SCOTUS Decision Impacts “Malicious Prosecution” Lawsuits

Supreme Court

On Monday, April 4, 2022, the Supreme Court of the United States (SCOTUS) issued an opinion in Thompson v. Clark, protecting rights of former criminal defendants to bring civil lawsuits against government officials who violated their Fourth Amendment rights during a prior criminal proceeding(s), in fact, engaged in “malicious prosecution.”

The 6-3 opinion, authored by Justice Brett Kavanaugh, interpreted who, exactly, meets the requirement necessary to have legal standing to sue for malicious prosecution under 42 U.S.C. §1983 (“§1983 “). The precise issue in this case centered on the definition of “favorable termination” because to sue government officials for malicious prosecution, a prospective litigant must first demonstrate that the government’s earlier prosecution was terminated in favor of the criminal defendant.

In writing for the majority, Justice Kavanaugh fashioned the ruling in this case to state, “[t]o demonstrate a favorable termination of a criminal prosecution for purposes of the Fourth Amendment claim under §1983 for malicious prosecution, a plaintiff need not show that the criminal prosecution ended with some affirmative indication of innocence. A plaintiff need only show that his prosecution ended without a conviction.”

42 U.S.C. §1983 is a significant mechanism for holding government officials accountable for actions against citizens, insomuch as the statute affords former criminal defendants an avenue to redress constitutional violations, key among them – Fourth Amendment violations, committed by law enforcement officers who initiate and carry out criminal proceedings for improper and illegitimate purposes. Often malicious prosecution of a target is closely tied to abuse of power and a need to cover up unlawful conduct by government officials.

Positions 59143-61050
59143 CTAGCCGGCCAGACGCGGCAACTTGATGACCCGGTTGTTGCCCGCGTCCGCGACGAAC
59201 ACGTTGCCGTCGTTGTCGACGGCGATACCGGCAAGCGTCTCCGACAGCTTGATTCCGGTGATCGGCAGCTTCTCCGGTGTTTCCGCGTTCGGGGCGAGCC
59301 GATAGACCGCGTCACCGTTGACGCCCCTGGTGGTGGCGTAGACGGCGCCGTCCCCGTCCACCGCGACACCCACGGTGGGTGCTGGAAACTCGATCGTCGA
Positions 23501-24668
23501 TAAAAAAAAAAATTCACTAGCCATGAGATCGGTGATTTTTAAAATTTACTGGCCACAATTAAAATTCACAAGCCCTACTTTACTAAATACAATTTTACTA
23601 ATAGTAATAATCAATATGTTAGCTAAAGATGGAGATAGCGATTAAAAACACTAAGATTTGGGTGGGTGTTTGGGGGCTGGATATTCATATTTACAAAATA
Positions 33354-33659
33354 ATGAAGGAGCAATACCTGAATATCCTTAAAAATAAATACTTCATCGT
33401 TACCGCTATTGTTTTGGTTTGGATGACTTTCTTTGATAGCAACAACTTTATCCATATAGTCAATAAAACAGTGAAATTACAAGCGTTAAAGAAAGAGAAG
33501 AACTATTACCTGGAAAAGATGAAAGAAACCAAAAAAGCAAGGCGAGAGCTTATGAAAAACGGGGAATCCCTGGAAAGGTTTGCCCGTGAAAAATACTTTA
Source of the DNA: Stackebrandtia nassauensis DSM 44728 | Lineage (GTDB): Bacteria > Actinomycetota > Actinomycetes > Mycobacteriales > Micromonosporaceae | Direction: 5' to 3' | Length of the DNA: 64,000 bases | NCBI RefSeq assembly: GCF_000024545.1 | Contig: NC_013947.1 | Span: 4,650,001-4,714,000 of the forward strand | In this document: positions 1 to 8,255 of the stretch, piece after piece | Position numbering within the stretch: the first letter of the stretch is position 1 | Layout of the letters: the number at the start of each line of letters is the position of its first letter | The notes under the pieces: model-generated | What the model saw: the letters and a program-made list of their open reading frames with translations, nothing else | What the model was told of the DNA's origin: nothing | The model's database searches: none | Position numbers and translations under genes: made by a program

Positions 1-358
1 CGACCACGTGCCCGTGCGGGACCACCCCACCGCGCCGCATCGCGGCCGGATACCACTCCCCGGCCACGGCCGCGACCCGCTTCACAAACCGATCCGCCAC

This case made its way to the SCOTUS essentially because Mr. Thompson was never actually acquitted or deemed innocent of any charge arising out of his arrest, but rather the prosecution was voluntarily dismissed or dropped by the government. Under these circumstances, the question presented to the court was whether Mr. Thompson should be permitted to file suit for malicious prosecution; in other words what does “favorable termination” mean in the context of a criminal matter which does not terminate in either a conviction or an acquittal?

In practical terms, this decision was a victory for Mr. Thompson. This case is also a victory for all those who agree government accountability contravenes government corruption and safeguards our individual rights of liberty and the pursuit of happiness.


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